E.g. if the pools should connect to the secondary interface of the GridFTP door host which has the IP address 10.0.1.1, set

ftp.net.internal=10.0.1.1

in the /etc/dcache/dcache.conf file.

Using IPv6 with dCache

dCache does not require any special configuration to use IPv6 addressing. As long as all machines in an instance can be resolved cleanly through DNS, communication will work as expected. However, there are a few caveats that implementors should consider:

Use dual addressed interfaces for FTP

For machines reachable through both IPv4 and IPv6, FTP and GridFTP doors must be configured so that both address families use the same physical interface.

Adding addresses

When a new IPv6 address is added for a door, a restart of its domain is not required. Doors discover the available IP addresses as part of it publishing its details to SRM, frontend and info-provider. This is done periodically (every 5 seconds by default).

Links, Units and Groups

In an instance that was previously only used with IPv4 addressing, the default ‘world-net’ ugroup is likely to only match IPv4 connections. Consider the following situation:

(local) admin > \sp psu ls -a unit
*/*  (type=Protocol;canonical=*/*;uGroups=1)
 uGroupList :
   any-protocol  (links=0;units=1)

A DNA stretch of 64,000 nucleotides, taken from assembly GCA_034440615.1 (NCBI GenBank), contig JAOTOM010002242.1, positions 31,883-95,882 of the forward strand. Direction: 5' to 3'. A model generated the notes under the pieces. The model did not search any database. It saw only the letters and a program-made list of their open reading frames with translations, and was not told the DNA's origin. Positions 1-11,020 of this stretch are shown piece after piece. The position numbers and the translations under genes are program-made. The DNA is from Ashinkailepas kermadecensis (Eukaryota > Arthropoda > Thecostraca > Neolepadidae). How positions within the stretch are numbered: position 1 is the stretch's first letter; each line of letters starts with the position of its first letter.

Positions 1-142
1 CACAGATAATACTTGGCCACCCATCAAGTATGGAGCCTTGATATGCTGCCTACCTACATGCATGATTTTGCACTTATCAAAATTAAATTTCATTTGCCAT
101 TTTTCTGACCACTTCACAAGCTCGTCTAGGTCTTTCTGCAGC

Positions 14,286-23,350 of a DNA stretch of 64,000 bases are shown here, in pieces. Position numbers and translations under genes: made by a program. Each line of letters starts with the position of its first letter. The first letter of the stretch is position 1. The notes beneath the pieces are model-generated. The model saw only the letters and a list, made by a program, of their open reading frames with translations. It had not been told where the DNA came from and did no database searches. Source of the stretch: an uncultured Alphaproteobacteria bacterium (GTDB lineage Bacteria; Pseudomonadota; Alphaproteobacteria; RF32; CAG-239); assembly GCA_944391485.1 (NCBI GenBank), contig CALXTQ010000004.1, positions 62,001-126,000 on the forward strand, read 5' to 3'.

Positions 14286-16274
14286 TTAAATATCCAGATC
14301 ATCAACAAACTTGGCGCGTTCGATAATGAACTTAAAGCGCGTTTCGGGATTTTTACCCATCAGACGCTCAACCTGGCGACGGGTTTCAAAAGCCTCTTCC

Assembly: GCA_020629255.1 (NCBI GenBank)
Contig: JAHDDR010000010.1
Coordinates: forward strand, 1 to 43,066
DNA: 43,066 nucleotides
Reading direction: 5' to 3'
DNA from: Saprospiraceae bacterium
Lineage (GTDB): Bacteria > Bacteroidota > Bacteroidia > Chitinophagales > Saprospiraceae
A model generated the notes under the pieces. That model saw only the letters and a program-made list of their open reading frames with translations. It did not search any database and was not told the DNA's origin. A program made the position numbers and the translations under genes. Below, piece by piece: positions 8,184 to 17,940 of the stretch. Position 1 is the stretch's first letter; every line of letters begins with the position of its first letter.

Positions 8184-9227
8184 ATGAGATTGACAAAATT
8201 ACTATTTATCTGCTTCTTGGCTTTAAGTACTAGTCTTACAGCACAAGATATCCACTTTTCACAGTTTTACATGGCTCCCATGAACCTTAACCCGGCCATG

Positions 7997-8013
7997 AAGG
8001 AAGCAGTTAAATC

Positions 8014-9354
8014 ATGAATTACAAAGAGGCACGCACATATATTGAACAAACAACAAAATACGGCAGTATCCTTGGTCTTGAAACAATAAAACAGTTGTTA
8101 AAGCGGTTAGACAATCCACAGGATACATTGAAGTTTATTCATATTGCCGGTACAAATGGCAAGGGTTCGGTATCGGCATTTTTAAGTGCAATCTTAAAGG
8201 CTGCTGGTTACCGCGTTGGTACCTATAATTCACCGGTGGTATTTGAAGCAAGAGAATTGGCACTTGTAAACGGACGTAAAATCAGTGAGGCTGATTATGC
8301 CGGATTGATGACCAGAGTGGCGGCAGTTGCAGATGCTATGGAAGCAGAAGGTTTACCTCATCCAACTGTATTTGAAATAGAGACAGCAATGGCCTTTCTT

*@*  (type=Store;canonical=*@*;uGroups=1) (required=1; onlyOneCopyPer=[])
 uGroupList :
   any-store  (links=0;units=1)
0.0.0.0/0.0.0.0  (type=Net;canonical=0.0.0.0/0;uGroups=1)
 uGroupList :
   world-net  (links=14;units=1)

In order to properly match IPv6 connections, a IPv6 NET unit must be added to any ugroups that need to handle IPv6 traffic, in this example, only the world-net group. This can be done with two admin commands, targeting PoolManager:

psu create unit -net ::/0
psu addto ugroup world-net ::/0

This will update your system live, but these changes will be lost when you next restart the domain hosting poolmanager. Therefore you must make these changes persistent.

The file /var/lib/dcache/config/poolmanager.conf contains the poolmanager configuration.

If you maintain the contents of this file outside of dCache then you need to add the above two commands in the file. Take care to add them in the correct order (the `psu addto command must be after the ‘world-net’ ugroup and the ‘::/0’ unit are created).

If you don’t maintain the contents of this file yourself, then simply run the save admin command in poolmanager. This will update the file with the new content.